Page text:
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Police may have used Tesla’s Autopilot feature to stop driver asleep at the wheel

Police may have used Tesla’s Autopilot feature to stop driver asleep at the wheel

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Photo: Tesla

Redwood City California Highway Patrol stopped a Tesla Model 3 they suspected was running Autopilot with a drunk driver asleep at the wheel. The incident occurred last Friday, November 30th at 3:37AM PT, when officers observed a car going 70 mph on Highway 101 with a driver that appeared to be asleep.

After flashing their lights and sirens in an attempt to pull the car over, the officers deployed a strategy based around their assumption that the Tesla Model 3 was running on Autopilot. According to the CHP incident report, two unit cars pulled up in front and behind the Tesla to get the car to gradually come to a stop, after a seven-mile chase. A statement from the CHP reads, “We cannot confirm at this time if the “driver assist” feature was activated but considering the vehicle’s ability to slow to a stop when [the driver] was asleep, it appears the “driver assist” feature may have been active at the time.”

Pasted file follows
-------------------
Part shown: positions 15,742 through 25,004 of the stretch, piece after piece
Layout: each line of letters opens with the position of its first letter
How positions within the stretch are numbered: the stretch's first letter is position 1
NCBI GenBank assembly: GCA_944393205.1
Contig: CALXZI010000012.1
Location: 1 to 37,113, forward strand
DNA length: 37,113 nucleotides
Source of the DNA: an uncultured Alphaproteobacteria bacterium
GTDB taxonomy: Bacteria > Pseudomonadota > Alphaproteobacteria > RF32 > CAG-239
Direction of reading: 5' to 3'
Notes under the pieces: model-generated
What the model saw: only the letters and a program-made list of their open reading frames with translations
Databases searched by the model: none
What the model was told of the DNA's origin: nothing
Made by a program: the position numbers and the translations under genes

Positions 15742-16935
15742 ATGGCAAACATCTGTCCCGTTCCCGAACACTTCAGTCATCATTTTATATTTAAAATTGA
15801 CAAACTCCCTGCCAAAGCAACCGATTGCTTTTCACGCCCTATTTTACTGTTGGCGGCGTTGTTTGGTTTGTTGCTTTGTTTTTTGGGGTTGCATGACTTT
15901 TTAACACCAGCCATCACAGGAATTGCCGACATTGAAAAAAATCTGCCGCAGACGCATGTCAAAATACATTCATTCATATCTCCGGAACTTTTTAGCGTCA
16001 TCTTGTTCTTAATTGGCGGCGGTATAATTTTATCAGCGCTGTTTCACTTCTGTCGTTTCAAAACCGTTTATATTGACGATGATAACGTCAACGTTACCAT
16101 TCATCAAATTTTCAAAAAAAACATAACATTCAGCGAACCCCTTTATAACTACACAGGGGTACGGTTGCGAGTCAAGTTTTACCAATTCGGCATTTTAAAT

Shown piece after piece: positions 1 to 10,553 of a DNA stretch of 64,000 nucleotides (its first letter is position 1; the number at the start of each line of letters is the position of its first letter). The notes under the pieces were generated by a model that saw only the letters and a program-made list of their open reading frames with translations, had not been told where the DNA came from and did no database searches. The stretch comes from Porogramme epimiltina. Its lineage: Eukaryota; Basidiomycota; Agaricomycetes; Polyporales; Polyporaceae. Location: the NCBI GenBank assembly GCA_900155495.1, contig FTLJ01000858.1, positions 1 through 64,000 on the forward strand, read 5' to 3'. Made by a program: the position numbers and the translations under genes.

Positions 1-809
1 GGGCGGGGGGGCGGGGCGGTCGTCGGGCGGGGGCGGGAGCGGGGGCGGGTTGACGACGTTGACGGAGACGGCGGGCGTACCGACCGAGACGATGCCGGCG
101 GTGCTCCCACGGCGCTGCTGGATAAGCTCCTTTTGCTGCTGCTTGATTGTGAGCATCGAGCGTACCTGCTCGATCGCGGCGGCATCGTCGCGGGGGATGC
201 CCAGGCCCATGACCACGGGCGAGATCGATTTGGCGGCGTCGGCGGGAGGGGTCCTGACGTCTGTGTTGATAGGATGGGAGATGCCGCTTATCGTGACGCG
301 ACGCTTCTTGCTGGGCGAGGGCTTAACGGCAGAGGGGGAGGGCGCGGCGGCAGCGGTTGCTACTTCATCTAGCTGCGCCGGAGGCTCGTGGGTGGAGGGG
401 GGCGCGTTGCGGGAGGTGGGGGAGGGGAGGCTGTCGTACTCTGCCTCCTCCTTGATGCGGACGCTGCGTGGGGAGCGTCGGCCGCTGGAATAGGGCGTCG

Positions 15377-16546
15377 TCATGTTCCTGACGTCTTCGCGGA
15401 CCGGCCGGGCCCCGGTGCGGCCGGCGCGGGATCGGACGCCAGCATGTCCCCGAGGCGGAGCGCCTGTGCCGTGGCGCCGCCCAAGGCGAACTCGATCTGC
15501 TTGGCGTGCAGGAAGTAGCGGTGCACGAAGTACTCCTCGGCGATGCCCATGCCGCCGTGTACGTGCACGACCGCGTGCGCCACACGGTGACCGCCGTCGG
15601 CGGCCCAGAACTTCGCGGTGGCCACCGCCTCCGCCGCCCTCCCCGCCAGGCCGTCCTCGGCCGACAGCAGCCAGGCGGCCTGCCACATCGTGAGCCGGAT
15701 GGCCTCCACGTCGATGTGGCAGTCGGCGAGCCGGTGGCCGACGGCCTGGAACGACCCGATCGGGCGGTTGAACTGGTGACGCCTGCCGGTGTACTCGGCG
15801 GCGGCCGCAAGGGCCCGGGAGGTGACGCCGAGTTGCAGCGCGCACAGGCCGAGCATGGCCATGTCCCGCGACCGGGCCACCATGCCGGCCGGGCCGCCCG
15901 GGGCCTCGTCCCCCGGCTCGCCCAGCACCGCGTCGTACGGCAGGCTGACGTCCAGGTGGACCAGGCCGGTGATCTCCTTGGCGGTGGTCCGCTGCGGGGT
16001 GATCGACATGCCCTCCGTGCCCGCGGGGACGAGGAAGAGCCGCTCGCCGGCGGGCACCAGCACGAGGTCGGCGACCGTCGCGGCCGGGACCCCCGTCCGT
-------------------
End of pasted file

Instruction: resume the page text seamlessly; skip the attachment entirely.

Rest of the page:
It’s difficult to determine whether Autopilot was actually on at the time, as the feature requires drivers to keep a firm grip on the steering wheel for it to stay engaged. It’s possible that the driver may have had another Tesla Model 3 feature on, like Traffic Aware Cruise Control, which manages speed against the car in front of the Tesla.

it’s not confirmed whether it was actually on autopilot

It’s not clear which exact feature was engaged, as Teslas have several different autonomous driving features and it can be confusing to keep track of all of them. Most people, even cops and some Tesla drivers, aren’t totally sure what Teslas can do. Tesla warns that Autopilot is only meant to be used on highways, and still requires the driver to remain fully alert while driving, but cases like these show that drivers will continue to abuse Autopilot features and misinterpret them as “self-driving.”

CHP public information officer Art Montiel told the LA Times that “there was no training for the situation the officers encountered and attributed the outcome to their ‘quick thinking.’” So while there isn’t yet a standard plan for pulling over a car with an unresponsive driver using some of this technology, it seems likely that police officers will devise one.